I am sure that most of you would regularly drink either tea or coffee-or maybe if like me, you were brought up in the U.K. a bit of both.
I read two very interesting new articles this week on the growing research based evidence, that conclude the health benefits of coffee and tea are significant and wide ranging and that our two favourite (non-alcoholic) beverages, drunk in reasonable quantities, have no proven adverse health effects.
The first article by Dr Mercola, provides a comprehensive update based on meta-analyses of multiple studies, evaluating the link between coffee and chronic diseases (n.b. meta analysis uses statistical techniques contrasting and combining results from different studies trying to identify patterns or inconsistencies among study results).
The second article in the “Life Extension” newsletter, is based on research originally reported in the May 2015 issue of the American Journal of Clinical Nutrition, and is based on the results of a study by the Japan Public Health Centre- involving more than 90,000 people over a period of 19 years. This study concluded that participants in the study who drank up to 4 cups of coffee a day were up to 24% less likely to die over the duration of the study than those who did not drink coffee regularly. Interestingly, those who over-indulged were no more at risk than the participants that who did not drink coffee regularly.
I have provided links to both articles in the “sources” section at the end of this article.
Health Benefits of Coffee – Summary of Key Findings
As the articles are long and include lots of technical terms, I decided to summarise the key findings for you here.
Dr Mercola reported that, for the first time, a government advisory committee has included a positive mention of caffeine in its recommendations for the 2015 edition of “Dietary Guidelines for Americans”. The report said Americans could safely consume up to five cups of coffee a day, or approximately 400 milligrams (mg) of caffeine, with no detrimental effects.
Please remember that the average coffee served in coffee shops is large than a standard cup, so will contain well above the 80 mg of caffeine assumed in the Dietary guidelines.
Of course, all of these findings are referring to black coffee; not the milk and sugar coffee-based beverages that lots of people consume, and certainly not some of the more exotic, so-called, coffees that some coffee chains have dreamt up. If you can’t drink your coffee black, try adding non-dairy alternatives like coconut milk, almond milk, or a natural sweetener like Stevia.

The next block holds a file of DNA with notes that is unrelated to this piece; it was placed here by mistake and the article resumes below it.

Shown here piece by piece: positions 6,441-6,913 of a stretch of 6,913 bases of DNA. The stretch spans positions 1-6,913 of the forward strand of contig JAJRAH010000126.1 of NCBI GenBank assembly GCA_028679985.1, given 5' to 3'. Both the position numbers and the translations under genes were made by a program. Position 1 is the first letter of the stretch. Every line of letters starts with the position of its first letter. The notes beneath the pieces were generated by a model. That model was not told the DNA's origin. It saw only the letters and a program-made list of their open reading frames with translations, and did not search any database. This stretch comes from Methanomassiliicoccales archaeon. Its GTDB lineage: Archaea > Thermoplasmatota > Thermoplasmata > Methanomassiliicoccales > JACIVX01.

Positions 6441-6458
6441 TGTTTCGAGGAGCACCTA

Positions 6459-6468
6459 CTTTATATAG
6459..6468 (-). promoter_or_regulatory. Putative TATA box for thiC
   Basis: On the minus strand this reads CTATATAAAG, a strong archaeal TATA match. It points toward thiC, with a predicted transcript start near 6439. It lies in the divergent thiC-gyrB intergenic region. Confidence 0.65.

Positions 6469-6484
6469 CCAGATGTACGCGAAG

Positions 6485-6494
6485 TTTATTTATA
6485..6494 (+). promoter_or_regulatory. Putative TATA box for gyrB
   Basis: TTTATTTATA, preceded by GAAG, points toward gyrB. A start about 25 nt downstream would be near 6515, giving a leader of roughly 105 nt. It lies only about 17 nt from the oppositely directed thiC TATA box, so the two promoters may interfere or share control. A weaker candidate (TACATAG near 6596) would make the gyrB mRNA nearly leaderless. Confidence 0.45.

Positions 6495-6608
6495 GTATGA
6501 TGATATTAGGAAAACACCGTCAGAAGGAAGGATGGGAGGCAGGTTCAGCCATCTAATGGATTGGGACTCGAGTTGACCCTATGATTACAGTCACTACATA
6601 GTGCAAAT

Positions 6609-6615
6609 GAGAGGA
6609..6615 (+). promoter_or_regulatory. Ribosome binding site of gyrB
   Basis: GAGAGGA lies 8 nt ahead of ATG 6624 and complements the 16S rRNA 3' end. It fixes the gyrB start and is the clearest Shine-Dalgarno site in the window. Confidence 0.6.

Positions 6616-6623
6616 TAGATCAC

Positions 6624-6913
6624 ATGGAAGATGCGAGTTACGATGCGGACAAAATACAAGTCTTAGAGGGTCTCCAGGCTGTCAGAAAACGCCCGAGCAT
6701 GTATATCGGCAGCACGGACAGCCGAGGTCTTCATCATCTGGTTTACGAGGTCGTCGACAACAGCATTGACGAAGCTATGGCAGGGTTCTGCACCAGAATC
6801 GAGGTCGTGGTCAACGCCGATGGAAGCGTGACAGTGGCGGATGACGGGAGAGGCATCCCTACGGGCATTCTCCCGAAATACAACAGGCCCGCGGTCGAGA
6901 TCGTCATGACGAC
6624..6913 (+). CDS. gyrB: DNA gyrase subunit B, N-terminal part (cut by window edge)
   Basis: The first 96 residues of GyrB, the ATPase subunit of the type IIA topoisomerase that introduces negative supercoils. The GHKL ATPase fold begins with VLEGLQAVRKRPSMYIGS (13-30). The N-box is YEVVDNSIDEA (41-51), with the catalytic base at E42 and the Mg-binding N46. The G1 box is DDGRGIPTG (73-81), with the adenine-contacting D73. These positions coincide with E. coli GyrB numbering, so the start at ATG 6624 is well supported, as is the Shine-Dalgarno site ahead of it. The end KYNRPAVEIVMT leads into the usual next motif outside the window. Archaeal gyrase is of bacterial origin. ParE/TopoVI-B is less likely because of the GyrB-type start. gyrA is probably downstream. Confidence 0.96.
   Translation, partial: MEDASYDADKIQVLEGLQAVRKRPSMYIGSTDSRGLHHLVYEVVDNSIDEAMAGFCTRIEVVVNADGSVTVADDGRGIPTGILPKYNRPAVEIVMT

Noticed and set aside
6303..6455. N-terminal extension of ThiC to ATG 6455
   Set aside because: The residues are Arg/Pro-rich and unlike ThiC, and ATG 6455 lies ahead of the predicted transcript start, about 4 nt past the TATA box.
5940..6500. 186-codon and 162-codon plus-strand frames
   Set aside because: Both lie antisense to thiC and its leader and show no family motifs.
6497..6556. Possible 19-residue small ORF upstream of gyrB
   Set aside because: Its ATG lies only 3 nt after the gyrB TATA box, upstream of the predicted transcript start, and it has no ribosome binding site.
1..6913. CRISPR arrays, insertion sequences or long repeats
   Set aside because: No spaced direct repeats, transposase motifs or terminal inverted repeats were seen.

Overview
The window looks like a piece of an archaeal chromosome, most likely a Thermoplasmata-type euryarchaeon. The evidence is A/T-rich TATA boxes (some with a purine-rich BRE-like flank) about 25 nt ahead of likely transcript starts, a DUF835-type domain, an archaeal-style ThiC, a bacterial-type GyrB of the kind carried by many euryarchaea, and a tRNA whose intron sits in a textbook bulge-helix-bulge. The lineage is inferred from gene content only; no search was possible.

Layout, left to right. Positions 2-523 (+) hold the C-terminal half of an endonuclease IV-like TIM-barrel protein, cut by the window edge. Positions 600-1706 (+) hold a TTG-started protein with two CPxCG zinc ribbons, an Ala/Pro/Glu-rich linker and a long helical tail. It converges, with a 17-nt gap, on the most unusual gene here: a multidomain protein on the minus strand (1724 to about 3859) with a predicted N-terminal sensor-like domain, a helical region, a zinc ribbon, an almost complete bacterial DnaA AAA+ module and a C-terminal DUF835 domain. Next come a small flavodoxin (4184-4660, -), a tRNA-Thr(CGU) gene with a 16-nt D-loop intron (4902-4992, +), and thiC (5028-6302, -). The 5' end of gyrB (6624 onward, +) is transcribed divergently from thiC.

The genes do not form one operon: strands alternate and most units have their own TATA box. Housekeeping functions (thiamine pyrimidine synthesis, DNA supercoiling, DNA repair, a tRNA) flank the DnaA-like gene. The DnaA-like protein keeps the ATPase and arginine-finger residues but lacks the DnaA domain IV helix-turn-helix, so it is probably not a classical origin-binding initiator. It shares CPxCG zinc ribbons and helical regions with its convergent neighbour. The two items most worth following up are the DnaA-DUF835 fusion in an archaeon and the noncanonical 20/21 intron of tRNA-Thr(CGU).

Studies looking at the connection between drinking coffee and heart health, found that drinking two to six cups of coffee a day is associated with a lower risk of stroke, and that those who drank a moderate amount of coffee – defined as three to five cups daily – were less likely to have calcium deposits in their coronary arteries – the cause of arteriosclerosis (blocked arteries), than those who drank either no coffee, or more than 5 cups of coffee daily.
Interestingly, according to Dr Mercola, while a number of individual studies have suggested coffee consumption might increase your cancer risk, when multiple studies are analysed, such as is the case with meta-analyses, the association disappears, and in fact, it actually becomes protective (i.e. reduces the risk).
Dr Mercola also reported that coffee appears to have additional benefits for liver health, slowing down the progression of liver disease to cirrhosis, and lowering the risk of death in people with cirrhosis.
In addition to the news that coffee might be good for your arteries, liver, and your risk of cancer, several other studies have also yielded promising results regarding coffee and many other chronic diseases, including multiple sclerosis, dementia, and Parkinson’s disease.
Coffee has even been shown to lower the risk of premature death from heart disease, respiratory diseases, stroke, diabetes, and infections.
Tea Consumption May Lengthen Your Life, Too
According to Dr Mercola’s article;
- like coffee, modern-day research has also confirmed tea’s many health benefits. Drinking green teais associated with reduced mortality due to all causes. Research also shows the wholistic benefits of green tea consumption, including lower blood cholesterol, oxidative stress, and chronic inflammation.
- Green tea also improves both blood flow and the ability of arteries to relax, with research suggesting a few cups of green tea each day may help prevent heart disease.
- One study found people who consume six or more cups of green tea daily had a 33 percent lower risk of developing type 2 diabetes, than those who consumed less than one cup per week.
- There is some evidence that long-term consumption of green tea is beneficial for burning fat and may work with other chemicals to increase levels of fat oxidation and thermogenesis (conversion).
Click this link for more information on the health benefits of green tea,
Modern research on coffee is reversing most of the widely held myths that coffee is unhealthy, and that the health benefits of coffee, outweigh any adverse impacts. Nevertheless, it seems that the optimal daily consumption is 5 standard cups, containing around 400 mg of caffeine, which will provide the maximum benefits.
Whilst the benefits of drinking tea (especially green tea), have been generally accepted for some time; as a regular drinker of green and other varieties of tea myself, it is pleasing to see modern-day studies are confirming the benefits.
Links to the relevant articles are included below.